CorMatrix® CanGaroo®

CorMatrix® CanGaroo® Envelope is intended to securely hold cardiovascular implantable electronic devices (CIEDs) such as pacemakers and defibrillators, creating a stabilized environment that enhances patient comfort and restricts migration.

The CanGaroo® conforms to the implantable device and remodels into a defined, vascularized pocket that supports and reinforces, while restricting migration of CIEDs. Its soft, supple edges enhance patient comfort, facilitate implantation, and simplify removal for exchanges or revisions. The CorMatrix CanGaroo® is designed to address the needs of physicians implanting CIEDs in their daily practice.

Foreign Body Response vs. Healing Regeneration

When a foreign body is implanted, monocytes infiltrate the site and are often converted into inflammatory M1 macrophages*.  This can result in fibrotic scar formation. CorMatrix ECM is a natural biologic that triggers a healing, regenerative M2 cascade*.

M1M2chart_780x300

*Data on file

Benefits

  • CanGaroo device remodels into systemically connected vascularized tissue
  • Stabilizes CIED to restrict migration
  • Supports and reinforces the pocket
  • May ease CIED removal from pocket during exchange or revision
  • Vascularized tissue pocket may enhance patient comfort
  • Soft, supple pocket has no sharp edges
  • CorMatrix CanGaroo conforms to the implantable device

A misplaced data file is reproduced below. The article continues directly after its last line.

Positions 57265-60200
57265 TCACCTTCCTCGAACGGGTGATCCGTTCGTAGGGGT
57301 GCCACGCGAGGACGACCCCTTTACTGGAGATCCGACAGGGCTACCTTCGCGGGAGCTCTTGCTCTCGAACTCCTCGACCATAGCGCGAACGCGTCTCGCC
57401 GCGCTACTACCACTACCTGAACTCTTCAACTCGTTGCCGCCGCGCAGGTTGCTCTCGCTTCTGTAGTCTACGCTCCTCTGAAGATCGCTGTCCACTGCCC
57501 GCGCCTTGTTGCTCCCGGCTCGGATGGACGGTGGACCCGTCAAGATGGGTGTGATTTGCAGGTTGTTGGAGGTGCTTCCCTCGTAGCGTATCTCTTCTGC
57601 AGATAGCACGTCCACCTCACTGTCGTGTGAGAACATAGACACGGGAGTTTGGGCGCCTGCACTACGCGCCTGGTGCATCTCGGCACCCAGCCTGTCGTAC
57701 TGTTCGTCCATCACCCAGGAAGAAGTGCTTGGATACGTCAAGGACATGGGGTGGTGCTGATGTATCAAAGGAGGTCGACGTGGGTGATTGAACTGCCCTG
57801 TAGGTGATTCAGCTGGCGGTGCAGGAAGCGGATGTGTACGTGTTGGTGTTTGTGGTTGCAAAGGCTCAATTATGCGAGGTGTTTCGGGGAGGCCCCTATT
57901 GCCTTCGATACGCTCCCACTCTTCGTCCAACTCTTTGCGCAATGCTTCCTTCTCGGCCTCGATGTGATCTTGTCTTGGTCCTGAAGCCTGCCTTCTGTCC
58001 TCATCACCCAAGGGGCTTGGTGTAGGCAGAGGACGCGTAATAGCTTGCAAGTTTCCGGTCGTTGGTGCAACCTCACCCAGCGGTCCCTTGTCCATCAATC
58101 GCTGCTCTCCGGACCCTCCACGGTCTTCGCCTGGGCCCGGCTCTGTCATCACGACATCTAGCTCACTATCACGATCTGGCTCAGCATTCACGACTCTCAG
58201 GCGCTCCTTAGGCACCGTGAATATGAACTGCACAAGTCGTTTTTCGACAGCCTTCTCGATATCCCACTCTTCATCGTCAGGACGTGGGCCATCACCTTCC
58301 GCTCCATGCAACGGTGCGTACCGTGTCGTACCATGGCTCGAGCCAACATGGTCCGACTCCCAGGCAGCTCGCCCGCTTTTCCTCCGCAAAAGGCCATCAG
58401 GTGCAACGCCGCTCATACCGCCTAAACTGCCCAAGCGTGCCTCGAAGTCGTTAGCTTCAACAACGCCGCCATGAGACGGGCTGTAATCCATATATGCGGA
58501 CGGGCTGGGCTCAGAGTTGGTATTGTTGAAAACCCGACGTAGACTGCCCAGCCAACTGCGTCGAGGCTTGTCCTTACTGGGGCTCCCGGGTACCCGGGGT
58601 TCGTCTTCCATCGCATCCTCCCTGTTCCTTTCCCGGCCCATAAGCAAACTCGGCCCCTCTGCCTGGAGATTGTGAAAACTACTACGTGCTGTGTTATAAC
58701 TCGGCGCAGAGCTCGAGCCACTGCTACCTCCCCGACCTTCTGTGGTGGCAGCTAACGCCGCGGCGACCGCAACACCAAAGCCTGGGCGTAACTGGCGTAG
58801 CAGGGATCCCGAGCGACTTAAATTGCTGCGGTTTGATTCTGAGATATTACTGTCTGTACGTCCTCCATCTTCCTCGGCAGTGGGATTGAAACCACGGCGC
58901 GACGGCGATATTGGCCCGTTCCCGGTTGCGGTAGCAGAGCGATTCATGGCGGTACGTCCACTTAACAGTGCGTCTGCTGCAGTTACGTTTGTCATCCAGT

• CorMatrix ECM resists calcification

Implantation Timeline

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*ECM-Based Materials in Cardiovascular Applications: Inherent Healing Potential and Augmentation of Native Regenerative Processes Anna V. Piterina, Aidan J. Cloonan, Claire L. Meaney, Laura M. Davis, Anthony Callanan, Michael T. Walsh and Tim M. McGloughlin. Centre for Applied Biomedical Engineering Research (CABER), Department of Mechanical & Aeronautical Engineering, and Materials and Surface Science Institute (MSSI), University of Limerick, Limerick, Ireland. Int. J. Mol. Sci. 2009, 10(10), 4375-4417; doi:10.3390/ijms10104375
*Exploring the full spectrum of macrophage activation David M. Mosser and Justin P. Edwards, Department of Cell Biology and Molecular Genetics and the Maryland Pathogen Research Institute, University of Maryland, College Park, Maryland 20742, USA. Nat Rev Immunol. 2008 December ; 8(12): 958–969. doi:10.1038/nri2448.
*Antibacterial Activity within Degradation Products of Biological Scaffolds Composed of Extracellular Matrix Ellen P. Brennan, et al. Tissue Eng. 2006 Oct; 12(10):2949-55.

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